I recently read Ultraviolet and its sequel, Quicksilver, by R. J. Anderson; and A Mango-Shaped Space by Wendy Mass. This was my first time to ever read fictional synesthesia novels.
Ultraviolet is the story of Alison Jeffries, a sixeen-year old synesthete who is thrown into a mental asylum after witnessing someone disintegrate before her eyes. While the genre is science fiction, the paranormal sci-fi element was not properly introduced until about four-fifths of the way through the book. I enjoyed Alison’s perception of the world even though I couldn’t really relate to it—her synesthesia is so extreme and aggrandized that it’s rather ludicrous, at least for me. The only types we shared involved associative color. I don’t project, I don’t have sensory overloads, I don’t have tetrachromacy (at least I think I don’t), I don’t hear stars or taste the wind. I am not convinced that the things Alison experienced were even synesthetically normal. However, this is science-fiction and real-world conditions tend to get exaggerated. Aside from that, I like R.J. Anderson’s writing style: simple, but descriptive, with a synesthetic tweak. Overall, I enjoyed this book and I loved seeing synesthesia in literature, but I felt that there was something missing, or perhaps I didn’t like the way the plot turned near the end. 3.5 out of 5.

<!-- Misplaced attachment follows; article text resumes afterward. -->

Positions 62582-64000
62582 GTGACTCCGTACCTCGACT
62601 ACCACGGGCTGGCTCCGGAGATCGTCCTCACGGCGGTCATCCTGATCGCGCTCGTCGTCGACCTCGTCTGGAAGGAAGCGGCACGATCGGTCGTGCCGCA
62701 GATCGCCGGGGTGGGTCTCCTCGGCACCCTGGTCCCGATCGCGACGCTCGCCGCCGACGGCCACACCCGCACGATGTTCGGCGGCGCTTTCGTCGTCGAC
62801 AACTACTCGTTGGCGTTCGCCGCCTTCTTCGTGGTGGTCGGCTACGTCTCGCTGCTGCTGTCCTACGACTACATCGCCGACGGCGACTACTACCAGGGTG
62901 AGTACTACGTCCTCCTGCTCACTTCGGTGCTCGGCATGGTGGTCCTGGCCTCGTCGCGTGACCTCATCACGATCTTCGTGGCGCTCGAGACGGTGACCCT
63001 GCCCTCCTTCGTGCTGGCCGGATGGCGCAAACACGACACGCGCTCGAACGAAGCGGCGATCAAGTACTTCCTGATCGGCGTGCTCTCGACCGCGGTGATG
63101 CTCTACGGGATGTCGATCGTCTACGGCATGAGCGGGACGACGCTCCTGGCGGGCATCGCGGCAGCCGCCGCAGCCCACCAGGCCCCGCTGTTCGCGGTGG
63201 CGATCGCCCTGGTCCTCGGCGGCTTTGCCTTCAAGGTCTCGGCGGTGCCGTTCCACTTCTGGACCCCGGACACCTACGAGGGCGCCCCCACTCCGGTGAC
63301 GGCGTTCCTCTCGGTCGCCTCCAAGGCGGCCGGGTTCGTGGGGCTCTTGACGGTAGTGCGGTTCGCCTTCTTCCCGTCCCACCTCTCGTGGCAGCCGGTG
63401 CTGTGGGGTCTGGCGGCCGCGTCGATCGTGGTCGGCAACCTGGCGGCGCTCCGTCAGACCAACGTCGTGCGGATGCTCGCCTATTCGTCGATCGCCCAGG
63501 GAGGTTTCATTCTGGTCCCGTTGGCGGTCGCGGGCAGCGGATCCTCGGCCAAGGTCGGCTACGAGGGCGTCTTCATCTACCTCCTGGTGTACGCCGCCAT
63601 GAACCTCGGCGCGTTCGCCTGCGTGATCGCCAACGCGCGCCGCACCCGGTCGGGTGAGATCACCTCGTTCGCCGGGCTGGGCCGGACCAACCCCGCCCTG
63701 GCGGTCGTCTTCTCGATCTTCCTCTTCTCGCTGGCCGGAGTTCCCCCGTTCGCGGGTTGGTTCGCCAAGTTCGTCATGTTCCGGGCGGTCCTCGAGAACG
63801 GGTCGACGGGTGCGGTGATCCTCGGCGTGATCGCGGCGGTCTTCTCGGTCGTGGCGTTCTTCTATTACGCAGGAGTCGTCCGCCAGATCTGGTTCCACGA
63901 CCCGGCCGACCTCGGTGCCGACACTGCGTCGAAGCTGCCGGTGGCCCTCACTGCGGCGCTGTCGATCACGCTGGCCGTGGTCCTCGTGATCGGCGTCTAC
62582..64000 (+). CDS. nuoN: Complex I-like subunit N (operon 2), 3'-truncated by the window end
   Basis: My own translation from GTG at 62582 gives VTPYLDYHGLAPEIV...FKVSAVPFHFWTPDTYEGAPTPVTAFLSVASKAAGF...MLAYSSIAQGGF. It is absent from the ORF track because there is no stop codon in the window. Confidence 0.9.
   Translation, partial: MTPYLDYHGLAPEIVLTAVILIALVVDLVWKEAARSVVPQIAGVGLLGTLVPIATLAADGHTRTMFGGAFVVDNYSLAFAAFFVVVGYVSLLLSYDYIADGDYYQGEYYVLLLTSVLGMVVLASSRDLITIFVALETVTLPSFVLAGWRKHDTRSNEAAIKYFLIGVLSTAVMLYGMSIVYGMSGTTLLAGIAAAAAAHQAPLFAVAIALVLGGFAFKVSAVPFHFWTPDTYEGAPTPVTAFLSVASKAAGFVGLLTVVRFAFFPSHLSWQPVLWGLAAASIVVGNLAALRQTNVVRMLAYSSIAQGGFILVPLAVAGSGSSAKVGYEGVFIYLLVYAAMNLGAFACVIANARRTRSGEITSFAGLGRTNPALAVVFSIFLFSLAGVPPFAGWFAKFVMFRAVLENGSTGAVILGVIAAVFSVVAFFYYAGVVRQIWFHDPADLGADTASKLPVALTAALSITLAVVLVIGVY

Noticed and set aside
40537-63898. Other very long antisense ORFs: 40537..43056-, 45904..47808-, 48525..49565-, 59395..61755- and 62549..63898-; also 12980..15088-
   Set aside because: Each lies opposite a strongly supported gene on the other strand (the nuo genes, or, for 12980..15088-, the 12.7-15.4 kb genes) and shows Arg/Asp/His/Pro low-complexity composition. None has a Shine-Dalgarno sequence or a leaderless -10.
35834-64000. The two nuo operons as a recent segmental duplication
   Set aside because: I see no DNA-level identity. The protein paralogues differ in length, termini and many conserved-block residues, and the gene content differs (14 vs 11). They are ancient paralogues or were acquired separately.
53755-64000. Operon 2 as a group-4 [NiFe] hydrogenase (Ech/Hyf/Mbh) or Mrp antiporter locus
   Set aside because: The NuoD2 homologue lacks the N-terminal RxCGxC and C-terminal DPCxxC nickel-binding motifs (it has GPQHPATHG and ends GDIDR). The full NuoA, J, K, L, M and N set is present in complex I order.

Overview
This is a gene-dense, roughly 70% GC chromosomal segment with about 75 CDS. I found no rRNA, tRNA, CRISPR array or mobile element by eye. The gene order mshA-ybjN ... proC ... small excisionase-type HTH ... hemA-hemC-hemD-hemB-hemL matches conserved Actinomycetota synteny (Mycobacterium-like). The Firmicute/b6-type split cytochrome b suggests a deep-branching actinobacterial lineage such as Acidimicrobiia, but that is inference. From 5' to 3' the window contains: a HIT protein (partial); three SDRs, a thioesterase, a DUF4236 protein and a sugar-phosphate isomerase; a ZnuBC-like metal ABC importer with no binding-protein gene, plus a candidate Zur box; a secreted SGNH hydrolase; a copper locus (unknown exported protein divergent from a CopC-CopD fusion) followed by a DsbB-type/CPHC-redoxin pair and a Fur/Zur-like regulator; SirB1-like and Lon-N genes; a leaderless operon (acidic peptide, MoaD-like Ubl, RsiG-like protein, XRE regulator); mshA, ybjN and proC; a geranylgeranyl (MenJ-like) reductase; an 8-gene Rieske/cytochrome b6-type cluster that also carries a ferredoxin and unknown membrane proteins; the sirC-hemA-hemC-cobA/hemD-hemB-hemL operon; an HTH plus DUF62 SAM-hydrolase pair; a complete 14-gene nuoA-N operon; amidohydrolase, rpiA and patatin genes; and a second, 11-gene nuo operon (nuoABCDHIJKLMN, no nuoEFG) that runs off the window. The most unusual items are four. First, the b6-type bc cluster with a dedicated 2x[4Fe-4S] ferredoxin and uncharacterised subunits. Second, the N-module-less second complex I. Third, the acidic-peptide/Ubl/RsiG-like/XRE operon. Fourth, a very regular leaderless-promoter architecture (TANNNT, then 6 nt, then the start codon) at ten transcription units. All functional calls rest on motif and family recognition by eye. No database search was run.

Quicksilver takes place a few months after Ultraviolet. It focuses almost entirely on a different character who lacks synesthesia and whose plot is centered around the sci-fi elements introduced in Ultraviolet. Synesthesia was rarely mentioned and was reintroduced at the very end as a plot device. As a result I found myself considerably less interested, though I did manage to finish the book. I grew bored of the sluggish storyline, but the main character was pretty awesome. 3 out of 5.
A Mango-Shaped Space is the story of an average teenage girl living with synesthesia. Compared to Ultraviolet, Mia’s synesthesia was much more believable. I empathized with Mia’s sense of total isolation once she discovered she wasn’t “normal.” I understood her desire to stow away her secret for fear of being ridiculed or labeled as some sort of aberration. However, most of Mia’s friends were one-dimensional, and the storyline sans synesthesia was cookie-cutter. This book was definitely intended for a child to read. Regardless, it was cute and touching and a little sad at the end. 3.5 out of 5.
*Note: I cannot imagine the challenge of creating a synesthetic character with multitudes of types when the author herself does not possess synesthesia. Props to these authors for attempting this feat and pulling it off relatively well. :)